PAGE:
Review of “I Was a Teenage Feminist”

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Therese Shechter is face-to-face with Gloria Steinem when

she asks, "Has feminism become a dirty word?"

Steinem, of course, has been asked this before. Many

times, in fact, since she’s been one of the faces of feminism from the

1960s to the present day. She remains poised as she answers that some

people have made feminism into a dirty word, but she hasn’t let it become

one to her.

I Was a Teenage Feminist is a documentary Shechter made to explore

why she no longer considered herself a feminist, despite having felt

she was one in her teens. A filmmaker/graphic designer living in New

York, Shechter says in the film that

she’s about to turn 40, and she felt the need to revisit the idea of

feminism as she was ultimately not sure how she measured up in the world:

    Lately I’ve had this feeling like

    I don’t measure up. I’m not a wife. I’m not a mother, and I’m not a

    supermodel. What I am is a woman who feels incredible pressure to live

    up to a standard that I don’t even buy into.

She introduces this idea while standing

below an oversized billboard of a lingerie-clad woman, glancing up at

it with a wince.

Filmmaker Therese Schecter

The film serves as a personal journey for Shechter, who narrates and

interviews friends and her mother as well as strangers. Her mother,

who has had several professions and was once awarded "The Liberated

Mother of the Year Award" from a group of her friends, says she

is not a feminist; Shechter’s friend’s 20-year-old sister laughs off

her Cosmo‘s ridiculous anti-feminist articles and prides herself

on being independent, but also claims she’s not a feminist.

Shechter really sets the scene for strong

women denying feminism, and drives this point home when she shows

both women and men in Times Square describing their idea of what a feminist

is: a lesbian.

We shouldn’t necessarily take seriously what a group of young college

men say to a camera in Times Square while laughing and nodding in agreement

with one another. But it is extremely apparent in this documentary

that both feminism and lesbianism are

still being misconstrued as being (first and foremost) about hating

men.

Shechter doesn’t comment much on this

notion. Instead, she has a male friend ask the questions while she is

behind the camera. Later in the documentary, she talks about getting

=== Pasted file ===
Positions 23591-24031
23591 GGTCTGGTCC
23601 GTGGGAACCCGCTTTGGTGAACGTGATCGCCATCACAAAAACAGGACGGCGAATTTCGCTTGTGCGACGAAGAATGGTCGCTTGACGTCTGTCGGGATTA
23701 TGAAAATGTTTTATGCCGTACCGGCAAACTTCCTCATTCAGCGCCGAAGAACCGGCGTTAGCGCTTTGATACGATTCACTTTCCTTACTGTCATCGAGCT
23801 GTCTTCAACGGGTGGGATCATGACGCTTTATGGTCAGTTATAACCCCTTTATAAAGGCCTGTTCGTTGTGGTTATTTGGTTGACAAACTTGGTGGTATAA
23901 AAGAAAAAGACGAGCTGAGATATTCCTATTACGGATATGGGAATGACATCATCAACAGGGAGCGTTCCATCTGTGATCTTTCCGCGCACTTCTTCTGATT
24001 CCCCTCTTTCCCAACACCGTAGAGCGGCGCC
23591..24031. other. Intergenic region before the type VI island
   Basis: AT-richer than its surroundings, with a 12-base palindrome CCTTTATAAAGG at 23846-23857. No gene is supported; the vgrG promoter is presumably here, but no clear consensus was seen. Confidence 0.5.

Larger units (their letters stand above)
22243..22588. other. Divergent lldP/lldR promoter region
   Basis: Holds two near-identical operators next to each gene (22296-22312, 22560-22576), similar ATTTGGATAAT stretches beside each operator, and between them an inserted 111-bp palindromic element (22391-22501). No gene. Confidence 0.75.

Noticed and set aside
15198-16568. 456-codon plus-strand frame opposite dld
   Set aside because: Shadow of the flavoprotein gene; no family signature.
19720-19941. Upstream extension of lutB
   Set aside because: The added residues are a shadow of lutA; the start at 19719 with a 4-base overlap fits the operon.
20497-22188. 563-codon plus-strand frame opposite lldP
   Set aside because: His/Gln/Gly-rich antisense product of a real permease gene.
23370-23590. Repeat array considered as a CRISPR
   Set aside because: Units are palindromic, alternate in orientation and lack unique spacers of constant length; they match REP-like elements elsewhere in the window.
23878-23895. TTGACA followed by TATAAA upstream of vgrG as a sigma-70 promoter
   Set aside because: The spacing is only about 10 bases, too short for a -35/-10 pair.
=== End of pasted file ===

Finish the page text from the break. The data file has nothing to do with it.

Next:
over the stigma of everyone thinking she’s a lesbian if she claims to

be a feminist.

Shechter is not a lesbian, as she maintains throughout the film, discussing

how she’s afraid to tell the men she dates about her film and that a

prospective boyfriend never called back after she’d mentioned the word

"patriarchy" over dinner.

Shechter may not identify as gay, but there are several queer women

in the film, including musician Gina Young, 28 Days Records label owner

Nancy Scibilia, and the author of Look Both Ways, Jennifer Baumgartner.

Young is out and proud as a feminist and a lesbian. When asked if she

considers herself a feminist, she nods quickly and

with gumption, and then looks to her right at Scibilia, who pauses before

answering, "I guess I have those thoughts that I’m not aware of,

[that] everyone will think I’m gay or whatever. I mean, I am gay, but

that has nothing to do with it."

If only the college boys were present during this interview. They’d

learn a lot: being a lesbian doesn’t necessarily mean you’re a feminist.

And being a feminist certainly doesn’t mean you are a lesbian.

Shechter begins to feel as if she’s excluded

from feminism, however, after attending a politically

charged meeting of the minds with Steinem and leaders of organizations

speaking on the many facets of feminism including gender roles, reproductive

rights, queer women’s issues and women of color’s rights.

Despite being Jewish, Shechter claims

to feel removed, and relays to another interview subject that the experience

almost felt too "big" for her.

One of the next moves Shechter makes is attending a gay pride parade.

She prefaces the event by saying she is unsure about going because she

feels like she will be surrounded by the most feminist group of people

she has been around since the previous conference she attended (where

she was overwhelmed with how "big" and noninclusive feminism

felt to her). But ultimately, she feels like the parade is one of the

best places to be "out" about being the feminist she thinks

she might be again, and she enjoys talking to the creators of sold-out

bumper stickers such as "Abort Bush."

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